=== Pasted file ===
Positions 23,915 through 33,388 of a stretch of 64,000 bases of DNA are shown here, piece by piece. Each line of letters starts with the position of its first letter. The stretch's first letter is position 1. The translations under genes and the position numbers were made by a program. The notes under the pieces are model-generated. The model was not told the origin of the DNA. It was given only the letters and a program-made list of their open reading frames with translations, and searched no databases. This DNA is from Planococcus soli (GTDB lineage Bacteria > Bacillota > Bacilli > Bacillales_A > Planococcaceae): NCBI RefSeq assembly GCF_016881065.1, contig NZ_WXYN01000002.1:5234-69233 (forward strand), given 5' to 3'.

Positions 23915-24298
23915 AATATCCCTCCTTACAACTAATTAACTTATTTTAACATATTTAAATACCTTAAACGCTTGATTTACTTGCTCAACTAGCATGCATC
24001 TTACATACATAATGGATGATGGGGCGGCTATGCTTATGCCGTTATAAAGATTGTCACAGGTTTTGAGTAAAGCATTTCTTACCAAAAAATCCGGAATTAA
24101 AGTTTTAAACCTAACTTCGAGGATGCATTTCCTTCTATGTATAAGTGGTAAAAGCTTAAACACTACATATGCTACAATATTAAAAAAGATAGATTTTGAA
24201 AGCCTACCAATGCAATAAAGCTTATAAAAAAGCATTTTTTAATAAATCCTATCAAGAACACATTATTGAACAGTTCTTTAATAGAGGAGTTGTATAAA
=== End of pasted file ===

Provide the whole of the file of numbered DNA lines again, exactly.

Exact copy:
Positions 23,915 through 33,388 of a stretch of 64,000 bases of DNA are shown here, piece by piece. Each line of letters starts with the position of its first letter. The stretch's first letter is position 1. The translations under genes and the position numbers were made by a program. The notes under the pieces are model-generated. The model was not told the origin of the DNA. It was given only the letters and a program-made list of their open reading frames with translations, and searched no databases. This DNA is from Planococcus soli (GTDB lineage Bacteria > Bacillota > Bacilli > Bacillales_A > Planococcaceae): NCBI RefSeq assembly GCF_016881065.1, contig NZ_WXYN01000002.1:5234-69233 (forward strand), given 5' to 3'.

Positions 23915-24298
23915 AATATCCCTCCTTACAACTAATTAACTTATTTTAACATATTTAAATACCTTAAACGCTTGATTTACTTGCTCAACTAGCATGCATC
24001 TTACATACATAATGGATGATGGGGCGGCTATGCTTATGCCGTTATAAAGATTGTCACAGGTTTTGAGTAAAGCATTTCTTACCAAAAAATCCGGAATTAA
24101 AGTTTTAAACCTAACTTCGAGGATGCATTTCCTTCTATGTATAAGTGGTAAAAGCTTAAACACTACATATGCTACAATATTAAAAAAGATAGATTTTGAA
24201 AGCCTACCAATGCAATAAAGCTTATAAAAAAGCATTTTTTAATAAATCCTATCAAGAACACATTATTGAACAGTTCTTTAATAGAGGAGTTGTATAAA